Electricity Privatisation (Advisers)

Oral Answers to Questions — Energy – in the House of Commons at 12:00 am on 24th July 1989.

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Photo of Mr Brian Sedgemore Mr Brian Sedgemore , Hackney South and Shoreditch 12:00 am, 24th July 1989

To ask the Secretary of State for Energy if he will accept the recommendation of the Energy Select Committee that the terms of remuneration of each adviser he has employed on electricity privatisation should be provided to the Select Committee.

Photo of Ann Clwyd Ann Clwyd Shadow Secretary of State for International Development

To ask the Secretary of State for Energy whether he will publish a statement on the responsibilities, selection, basis of remuneration and method of contract appraisal of the advisers he is currently employing on work related to the privatisation of the electricity supply industry.

Photo of Mr Cecil Parkinson Mr Cecil Parkinson , Hertsmere

As the hon. Member knows, we give careful consideration to all recommendations made by the Select Committee on Energy. The Government will give their considered response in due course.

Photo of Mr Brian Sedgemore Mr Brian Sedgemore , Hackney South and Shoreditch

Bearing in mind the fact that last year the Government spent £6 million on advisers' fees—the equivalent of employing 220 people—and that this year they intend to spend the equivalent of employing 870 advisers, it is not scandalous that Parliament is not given the information that it needs to decide whether it is getting value for money? Vast sums are being paid to Kleinwort Benson and Slaughter and May for doing God knows what and for God knows how much.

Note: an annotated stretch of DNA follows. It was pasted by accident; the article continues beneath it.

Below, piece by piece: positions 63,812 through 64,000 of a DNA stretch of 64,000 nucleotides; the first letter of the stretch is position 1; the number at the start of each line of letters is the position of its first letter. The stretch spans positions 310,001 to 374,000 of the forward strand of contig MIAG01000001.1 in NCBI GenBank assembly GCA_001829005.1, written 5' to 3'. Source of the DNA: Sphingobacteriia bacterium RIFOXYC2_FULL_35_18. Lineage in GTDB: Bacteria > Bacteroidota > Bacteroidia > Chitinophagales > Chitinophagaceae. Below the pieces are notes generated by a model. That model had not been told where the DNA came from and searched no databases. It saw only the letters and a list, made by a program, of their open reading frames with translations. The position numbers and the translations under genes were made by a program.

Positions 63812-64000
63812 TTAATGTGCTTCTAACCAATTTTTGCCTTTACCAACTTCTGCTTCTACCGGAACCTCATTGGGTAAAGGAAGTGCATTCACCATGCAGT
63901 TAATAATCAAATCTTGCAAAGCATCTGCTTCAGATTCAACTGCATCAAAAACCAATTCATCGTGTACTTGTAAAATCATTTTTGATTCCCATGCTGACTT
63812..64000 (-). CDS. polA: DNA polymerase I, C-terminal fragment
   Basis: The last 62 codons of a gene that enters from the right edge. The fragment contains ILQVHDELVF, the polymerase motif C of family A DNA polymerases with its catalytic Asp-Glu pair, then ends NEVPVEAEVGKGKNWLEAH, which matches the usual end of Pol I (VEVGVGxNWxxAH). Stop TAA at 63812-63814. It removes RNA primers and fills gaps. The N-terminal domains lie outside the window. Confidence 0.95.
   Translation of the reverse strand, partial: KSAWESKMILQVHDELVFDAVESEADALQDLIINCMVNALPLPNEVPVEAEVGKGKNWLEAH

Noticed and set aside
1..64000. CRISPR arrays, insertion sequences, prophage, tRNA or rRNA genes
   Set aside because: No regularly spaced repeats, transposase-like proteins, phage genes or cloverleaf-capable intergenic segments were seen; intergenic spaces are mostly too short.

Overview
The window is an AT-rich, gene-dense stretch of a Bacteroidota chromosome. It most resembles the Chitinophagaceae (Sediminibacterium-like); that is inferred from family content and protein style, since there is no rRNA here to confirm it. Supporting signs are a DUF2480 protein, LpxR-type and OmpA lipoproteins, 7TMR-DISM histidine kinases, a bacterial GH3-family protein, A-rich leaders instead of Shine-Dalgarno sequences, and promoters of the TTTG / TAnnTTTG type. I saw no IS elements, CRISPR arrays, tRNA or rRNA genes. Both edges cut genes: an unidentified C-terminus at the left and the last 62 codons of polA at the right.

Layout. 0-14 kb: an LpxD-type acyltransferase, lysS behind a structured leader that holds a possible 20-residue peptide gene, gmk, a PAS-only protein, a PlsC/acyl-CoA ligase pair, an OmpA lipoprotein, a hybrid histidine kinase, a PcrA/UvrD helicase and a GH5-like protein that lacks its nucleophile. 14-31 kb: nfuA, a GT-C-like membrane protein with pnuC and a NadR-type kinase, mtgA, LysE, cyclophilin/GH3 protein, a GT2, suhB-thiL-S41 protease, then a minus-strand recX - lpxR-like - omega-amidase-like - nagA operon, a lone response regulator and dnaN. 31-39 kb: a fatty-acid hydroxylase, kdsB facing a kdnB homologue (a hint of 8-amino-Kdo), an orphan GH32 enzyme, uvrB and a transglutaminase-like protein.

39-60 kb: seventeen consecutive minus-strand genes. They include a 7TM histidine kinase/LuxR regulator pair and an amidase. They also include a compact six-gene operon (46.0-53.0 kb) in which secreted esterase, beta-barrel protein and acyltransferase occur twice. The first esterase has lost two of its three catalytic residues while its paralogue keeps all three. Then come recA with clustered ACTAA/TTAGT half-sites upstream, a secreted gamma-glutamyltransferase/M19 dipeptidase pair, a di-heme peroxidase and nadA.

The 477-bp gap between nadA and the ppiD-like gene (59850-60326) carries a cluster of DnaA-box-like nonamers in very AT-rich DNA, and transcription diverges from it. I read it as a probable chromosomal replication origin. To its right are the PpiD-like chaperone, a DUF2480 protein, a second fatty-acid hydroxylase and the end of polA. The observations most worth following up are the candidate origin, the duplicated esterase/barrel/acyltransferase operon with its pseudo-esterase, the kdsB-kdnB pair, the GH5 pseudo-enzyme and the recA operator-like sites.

Photo of Mr Cecil Parkinson Mr Cecil Parkinson , Hertsmere

We are embarking on the huge enterprise of privatising and restructuring this massive industry. Although that information is not made available in detail to the Select Committee on Energy, it is of course available in total to the National Audit Office, which has the right and the duty to examine every item of public expenditure and say whether the Government are getting good value for money. Parliament is being accounted to, in the way that it requests, through the National Audit Office and the Public Accounts Committee.